By Jane Ng
I remember it was an uphill task getting my eldest child, now 11, to revise for exams when he was eight.
When I enthusiastically showed him a study schedule I had planned for his first exams in Primary 2, all he did was to give it a cursory glance and mumble “okay”, before moving on to other fun activities.
The same thing happened in Primary 3. After several instances of prodding him to revise for his mid-year exams and hearing him say “I already know my work”, I decided to leave him be.
I could have forced him to sit down and revise, but thought it would not benefit him in the long run, since he was not self-motivated to learn.
Even though he said he wanted to do well, he was reluctant to put in the effort. So I thought it would do him good to learn the hard way – if he wanted good results, he would have to work for them himself.
I was frustrated that my repeated attempts to help him were not appreciated and decided not to be so “enthusiastic”, since I was not the one sitting the exams.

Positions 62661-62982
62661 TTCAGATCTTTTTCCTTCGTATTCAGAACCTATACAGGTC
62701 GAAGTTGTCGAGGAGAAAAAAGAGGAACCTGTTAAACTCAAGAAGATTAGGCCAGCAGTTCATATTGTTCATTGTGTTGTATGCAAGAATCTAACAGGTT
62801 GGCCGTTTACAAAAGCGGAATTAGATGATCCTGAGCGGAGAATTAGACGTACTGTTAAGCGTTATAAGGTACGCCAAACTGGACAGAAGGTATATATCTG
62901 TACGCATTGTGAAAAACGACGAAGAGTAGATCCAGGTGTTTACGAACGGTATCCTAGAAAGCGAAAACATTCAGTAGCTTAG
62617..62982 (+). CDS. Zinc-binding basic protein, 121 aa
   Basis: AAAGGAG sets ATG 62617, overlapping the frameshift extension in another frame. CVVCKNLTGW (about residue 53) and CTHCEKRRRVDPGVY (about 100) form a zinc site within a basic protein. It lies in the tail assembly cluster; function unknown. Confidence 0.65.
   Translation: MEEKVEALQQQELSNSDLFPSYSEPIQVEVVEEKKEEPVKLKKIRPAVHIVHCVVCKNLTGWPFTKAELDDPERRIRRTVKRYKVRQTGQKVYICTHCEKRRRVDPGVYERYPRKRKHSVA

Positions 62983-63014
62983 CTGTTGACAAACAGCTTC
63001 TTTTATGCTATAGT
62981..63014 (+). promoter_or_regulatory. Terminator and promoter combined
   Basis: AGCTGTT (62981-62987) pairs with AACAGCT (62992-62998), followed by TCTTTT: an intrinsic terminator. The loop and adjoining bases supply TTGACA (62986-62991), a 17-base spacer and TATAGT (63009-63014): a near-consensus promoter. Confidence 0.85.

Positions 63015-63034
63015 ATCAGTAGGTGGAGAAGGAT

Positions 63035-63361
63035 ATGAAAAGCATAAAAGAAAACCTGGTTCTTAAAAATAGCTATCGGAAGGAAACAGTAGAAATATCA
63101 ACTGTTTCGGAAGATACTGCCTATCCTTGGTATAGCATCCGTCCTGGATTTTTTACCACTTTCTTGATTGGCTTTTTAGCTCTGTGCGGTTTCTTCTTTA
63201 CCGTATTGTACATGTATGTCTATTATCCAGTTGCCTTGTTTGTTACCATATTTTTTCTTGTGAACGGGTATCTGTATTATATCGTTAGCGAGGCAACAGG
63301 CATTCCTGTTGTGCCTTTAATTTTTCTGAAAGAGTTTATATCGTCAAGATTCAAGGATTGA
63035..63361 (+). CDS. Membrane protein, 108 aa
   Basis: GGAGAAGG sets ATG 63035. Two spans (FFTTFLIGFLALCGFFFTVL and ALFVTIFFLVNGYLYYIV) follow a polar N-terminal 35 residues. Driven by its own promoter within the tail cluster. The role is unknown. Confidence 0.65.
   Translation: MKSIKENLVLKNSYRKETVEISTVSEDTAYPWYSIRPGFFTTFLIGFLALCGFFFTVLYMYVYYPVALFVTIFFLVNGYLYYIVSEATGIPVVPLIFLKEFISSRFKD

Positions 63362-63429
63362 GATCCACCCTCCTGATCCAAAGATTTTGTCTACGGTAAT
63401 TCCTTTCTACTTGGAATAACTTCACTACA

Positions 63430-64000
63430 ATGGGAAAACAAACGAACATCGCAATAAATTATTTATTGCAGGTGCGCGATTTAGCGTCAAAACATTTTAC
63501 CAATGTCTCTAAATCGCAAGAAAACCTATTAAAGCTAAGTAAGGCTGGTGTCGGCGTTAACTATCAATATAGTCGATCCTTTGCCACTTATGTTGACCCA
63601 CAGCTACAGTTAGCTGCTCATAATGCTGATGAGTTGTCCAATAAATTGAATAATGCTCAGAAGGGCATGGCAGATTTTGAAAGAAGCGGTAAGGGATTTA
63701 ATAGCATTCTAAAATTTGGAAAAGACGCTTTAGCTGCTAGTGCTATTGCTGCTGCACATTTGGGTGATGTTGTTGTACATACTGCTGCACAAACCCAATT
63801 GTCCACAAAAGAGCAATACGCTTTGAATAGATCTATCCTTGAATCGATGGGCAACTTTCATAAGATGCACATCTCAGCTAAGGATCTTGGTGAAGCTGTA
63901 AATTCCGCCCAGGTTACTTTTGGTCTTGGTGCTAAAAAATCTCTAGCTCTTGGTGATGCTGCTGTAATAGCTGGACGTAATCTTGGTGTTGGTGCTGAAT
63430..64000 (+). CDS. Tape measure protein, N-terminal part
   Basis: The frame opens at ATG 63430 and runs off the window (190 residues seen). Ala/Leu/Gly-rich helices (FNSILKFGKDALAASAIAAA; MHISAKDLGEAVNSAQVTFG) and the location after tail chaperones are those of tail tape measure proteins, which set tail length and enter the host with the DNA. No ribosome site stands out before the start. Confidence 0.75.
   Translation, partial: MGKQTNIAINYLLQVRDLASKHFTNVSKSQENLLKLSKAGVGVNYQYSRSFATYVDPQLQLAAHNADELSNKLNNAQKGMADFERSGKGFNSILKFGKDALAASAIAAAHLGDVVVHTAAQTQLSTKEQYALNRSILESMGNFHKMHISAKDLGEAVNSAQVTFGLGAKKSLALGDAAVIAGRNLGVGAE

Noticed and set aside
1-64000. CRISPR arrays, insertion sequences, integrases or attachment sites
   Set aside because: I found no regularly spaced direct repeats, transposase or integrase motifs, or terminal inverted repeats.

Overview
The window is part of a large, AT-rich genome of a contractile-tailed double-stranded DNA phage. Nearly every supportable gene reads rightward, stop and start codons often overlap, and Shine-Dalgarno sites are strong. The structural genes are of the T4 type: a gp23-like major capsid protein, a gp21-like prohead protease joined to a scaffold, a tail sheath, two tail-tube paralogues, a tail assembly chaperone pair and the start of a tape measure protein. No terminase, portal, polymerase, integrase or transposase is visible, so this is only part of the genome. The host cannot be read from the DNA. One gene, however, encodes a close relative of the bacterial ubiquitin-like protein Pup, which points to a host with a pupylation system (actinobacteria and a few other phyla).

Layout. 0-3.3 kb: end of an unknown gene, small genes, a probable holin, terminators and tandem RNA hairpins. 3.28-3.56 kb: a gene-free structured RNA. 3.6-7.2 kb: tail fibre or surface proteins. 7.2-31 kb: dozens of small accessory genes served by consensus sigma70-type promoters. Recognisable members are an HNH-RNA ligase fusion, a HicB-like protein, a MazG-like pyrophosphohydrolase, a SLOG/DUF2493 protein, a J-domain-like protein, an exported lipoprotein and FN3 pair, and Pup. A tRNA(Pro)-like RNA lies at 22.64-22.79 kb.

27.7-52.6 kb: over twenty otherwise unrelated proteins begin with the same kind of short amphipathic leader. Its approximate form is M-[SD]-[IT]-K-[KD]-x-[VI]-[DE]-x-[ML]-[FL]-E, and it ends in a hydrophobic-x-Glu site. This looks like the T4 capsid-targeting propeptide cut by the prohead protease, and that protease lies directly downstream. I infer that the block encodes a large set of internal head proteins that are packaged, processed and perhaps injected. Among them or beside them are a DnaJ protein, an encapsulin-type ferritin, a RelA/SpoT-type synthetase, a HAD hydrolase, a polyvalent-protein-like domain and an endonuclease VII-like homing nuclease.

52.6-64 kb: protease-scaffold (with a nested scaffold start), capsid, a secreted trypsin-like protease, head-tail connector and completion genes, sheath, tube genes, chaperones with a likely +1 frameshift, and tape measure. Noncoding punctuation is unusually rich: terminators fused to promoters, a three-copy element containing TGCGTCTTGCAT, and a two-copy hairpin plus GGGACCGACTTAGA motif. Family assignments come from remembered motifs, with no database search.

He came back crying after his mathematics scores were released, because he scored almost 20 marks below what he had previously got – a result of insufficient practice, lack of exposure to different questions and carelessness.
I told him in a matter-of-fact manner that he should have done his revision and there was little point crying over it after all was said and done.
He spent the June holidays doing the revision he should have done before the exams.
Related: 6 best study strategies for kids in Primary 4 and Primary 5
It was an effective lesson. When I subsequently read up on ways to encourage self-motivation in a child, one of the suggestions was to allow the child to make his own decisions and face the consequences.
Since then, we have made a pact. I sit down with him to set targets for each subject before the exams. Once he reaches the targets, I do not make him do any revision or assessment books during the holidays.
And instead of prescribing and forcing him to do a certain number of pages of revision, I tell him what I think he needs to cover, but leave it up to him to plan when and how much he wants to do.
Having spent one vacation doing revision, the thought of playing during the entire next…